If you are selected for an inspection, but for safety reasons wish for the inspection to take place outside the home of the children you care for, please discuss this with the inspector when they call. Ofsted inspectors will be flexible given the current challenges of COVID-19 and recognise that providers may be anxious about visitors within a setting. Inspectors will carry out a risk assessment with you about how to manage the visit safely.
If you wish to defer your inspection, we will consider the application for deferral in line with our policy on deferring Ofsted inspections.
Information for parents of children in early years provision during this time
If you have concerns about your child’s early years or childcare provider, you should still try to resolve these directly with the provider in the first instance, as is the case in normal times. You should only inform us if you remain dissatisfied with the provider’s response, or if you have a serious concern about children’s safety and well-being.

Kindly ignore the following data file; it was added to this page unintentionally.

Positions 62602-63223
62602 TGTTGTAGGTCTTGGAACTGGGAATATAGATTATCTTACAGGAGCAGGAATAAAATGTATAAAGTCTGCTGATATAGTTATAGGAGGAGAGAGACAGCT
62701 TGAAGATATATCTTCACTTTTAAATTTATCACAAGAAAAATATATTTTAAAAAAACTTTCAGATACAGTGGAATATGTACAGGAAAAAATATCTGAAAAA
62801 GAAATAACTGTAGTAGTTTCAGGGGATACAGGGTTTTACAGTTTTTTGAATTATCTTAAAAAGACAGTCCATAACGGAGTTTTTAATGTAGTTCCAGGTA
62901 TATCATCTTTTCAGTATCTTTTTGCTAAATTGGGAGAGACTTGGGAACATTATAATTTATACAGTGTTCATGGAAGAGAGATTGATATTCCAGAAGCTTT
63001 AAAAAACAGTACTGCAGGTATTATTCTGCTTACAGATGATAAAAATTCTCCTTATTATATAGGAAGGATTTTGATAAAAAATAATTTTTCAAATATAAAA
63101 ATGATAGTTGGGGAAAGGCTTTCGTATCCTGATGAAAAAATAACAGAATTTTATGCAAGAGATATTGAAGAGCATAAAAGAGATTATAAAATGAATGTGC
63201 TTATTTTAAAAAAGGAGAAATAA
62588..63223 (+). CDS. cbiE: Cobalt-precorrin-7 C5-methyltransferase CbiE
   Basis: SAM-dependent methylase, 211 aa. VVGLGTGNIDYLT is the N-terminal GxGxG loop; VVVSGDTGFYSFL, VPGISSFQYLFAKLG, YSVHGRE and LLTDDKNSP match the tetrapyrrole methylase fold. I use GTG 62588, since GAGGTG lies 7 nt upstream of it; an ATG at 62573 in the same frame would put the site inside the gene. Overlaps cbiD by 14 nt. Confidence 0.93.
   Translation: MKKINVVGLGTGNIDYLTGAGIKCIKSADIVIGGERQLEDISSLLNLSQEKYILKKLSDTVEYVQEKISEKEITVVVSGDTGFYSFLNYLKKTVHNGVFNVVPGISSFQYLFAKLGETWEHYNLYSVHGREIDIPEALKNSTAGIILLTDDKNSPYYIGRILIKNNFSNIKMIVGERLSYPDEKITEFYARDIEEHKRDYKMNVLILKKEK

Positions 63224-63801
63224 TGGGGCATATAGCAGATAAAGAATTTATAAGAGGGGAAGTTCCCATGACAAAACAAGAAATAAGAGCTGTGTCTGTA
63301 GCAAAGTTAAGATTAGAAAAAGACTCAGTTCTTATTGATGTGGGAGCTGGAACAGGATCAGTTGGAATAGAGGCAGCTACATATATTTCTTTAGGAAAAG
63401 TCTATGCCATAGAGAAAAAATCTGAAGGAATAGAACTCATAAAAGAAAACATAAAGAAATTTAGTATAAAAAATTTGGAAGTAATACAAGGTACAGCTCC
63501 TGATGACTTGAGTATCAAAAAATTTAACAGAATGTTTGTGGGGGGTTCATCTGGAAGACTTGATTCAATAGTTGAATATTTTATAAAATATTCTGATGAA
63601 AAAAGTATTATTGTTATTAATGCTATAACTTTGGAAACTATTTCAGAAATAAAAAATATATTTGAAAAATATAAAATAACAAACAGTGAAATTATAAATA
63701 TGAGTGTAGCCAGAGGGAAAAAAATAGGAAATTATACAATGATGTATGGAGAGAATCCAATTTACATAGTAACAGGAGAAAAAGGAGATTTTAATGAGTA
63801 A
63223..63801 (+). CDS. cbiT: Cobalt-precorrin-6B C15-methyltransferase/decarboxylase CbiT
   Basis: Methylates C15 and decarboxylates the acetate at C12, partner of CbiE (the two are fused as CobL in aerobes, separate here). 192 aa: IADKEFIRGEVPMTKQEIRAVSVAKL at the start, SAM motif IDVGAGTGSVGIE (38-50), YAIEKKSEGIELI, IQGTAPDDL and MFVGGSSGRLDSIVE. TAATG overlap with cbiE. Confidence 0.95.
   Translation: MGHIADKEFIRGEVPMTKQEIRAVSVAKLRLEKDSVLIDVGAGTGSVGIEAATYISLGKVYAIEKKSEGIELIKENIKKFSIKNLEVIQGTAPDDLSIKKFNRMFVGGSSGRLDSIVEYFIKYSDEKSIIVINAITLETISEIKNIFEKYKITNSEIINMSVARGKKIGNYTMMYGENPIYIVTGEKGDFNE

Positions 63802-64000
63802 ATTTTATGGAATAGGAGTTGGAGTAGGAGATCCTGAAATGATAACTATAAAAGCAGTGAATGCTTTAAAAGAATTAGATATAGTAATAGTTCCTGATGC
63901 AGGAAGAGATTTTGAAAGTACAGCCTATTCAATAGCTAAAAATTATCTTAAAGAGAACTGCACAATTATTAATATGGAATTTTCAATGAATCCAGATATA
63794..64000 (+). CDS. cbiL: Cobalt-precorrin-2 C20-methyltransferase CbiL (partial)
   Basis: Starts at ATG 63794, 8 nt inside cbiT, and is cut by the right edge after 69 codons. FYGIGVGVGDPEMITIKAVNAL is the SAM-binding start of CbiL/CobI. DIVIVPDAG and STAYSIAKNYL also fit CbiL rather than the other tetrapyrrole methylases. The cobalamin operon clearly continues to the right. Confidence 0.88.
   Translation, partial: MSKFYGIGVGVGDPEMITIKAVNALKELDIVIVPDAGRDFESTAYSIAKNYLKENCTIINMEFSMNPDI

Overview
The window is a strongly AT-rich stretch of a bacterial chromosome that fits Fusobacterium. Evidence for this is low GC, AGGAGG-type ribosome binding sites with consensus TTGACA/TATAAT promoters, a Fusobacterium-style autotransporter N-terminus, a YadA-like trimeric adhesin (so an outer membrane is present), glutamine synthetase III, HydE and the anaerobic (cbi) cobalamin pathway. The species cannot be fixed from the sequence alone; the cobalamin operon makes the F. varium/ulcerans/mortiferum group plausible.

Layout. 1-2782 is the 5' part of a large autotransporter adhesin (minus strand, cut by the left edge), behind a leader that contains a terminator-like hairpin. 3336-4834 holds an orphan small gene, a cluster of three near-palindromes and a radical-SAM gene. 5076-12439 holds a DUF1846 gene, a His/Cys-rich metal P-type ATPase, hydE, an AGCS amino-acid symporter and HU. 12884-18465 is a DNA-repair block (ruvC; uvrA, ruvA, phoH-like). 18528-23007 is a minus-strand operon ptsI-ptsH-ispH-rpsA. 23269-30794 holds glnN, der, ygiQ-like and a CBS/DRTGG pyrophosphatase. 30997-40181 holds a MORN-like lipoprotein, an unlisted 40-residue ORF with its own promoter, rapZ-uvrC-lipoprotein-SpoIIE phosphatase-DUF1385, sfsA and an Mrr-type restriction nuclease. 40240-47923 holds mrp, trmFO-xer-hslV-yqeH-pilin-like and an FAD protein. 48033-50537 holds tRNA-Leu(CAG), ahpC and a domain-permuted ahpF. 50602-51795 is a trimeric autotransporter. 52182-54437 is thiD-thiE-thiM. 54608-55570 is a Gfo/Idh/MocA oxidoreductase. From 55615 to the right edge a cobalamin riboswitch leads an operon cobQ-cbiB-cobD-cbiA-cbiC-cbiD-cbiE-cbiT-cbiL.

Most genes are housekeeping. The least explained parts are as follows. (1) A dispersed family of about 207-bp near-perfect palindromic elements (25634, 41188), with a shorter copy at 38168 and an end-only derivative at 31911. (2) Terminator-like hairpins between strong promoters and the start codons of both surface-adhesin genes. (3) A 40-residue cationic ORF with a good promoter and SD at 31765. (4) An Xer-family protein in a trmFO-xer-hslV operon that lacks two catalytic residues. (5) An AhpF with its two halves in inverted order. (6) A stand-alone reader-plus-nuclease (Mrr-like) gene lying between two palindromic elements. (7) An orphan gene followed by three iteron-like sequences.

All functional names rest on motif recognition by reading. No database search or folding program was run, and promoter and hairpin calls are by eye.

The DfE has produced guidance about the actions for early years and childcare providers during the COVID-19 outbreak that you may find helpful.
As in normal circumstances, we have no power to get involved with contractual issues, such as disputes about fees and operating hours. It is up to providers how they charge for their services and the hours that children can attend for.
Inspection reports and management information
If we carry out inspections or visits we will publish reports as normal on the Ofsted reports website. We also continue to publish statistics and transparency information. We paused publishing some management information last year, but we will gradually restart this when additional inspection reports have been published.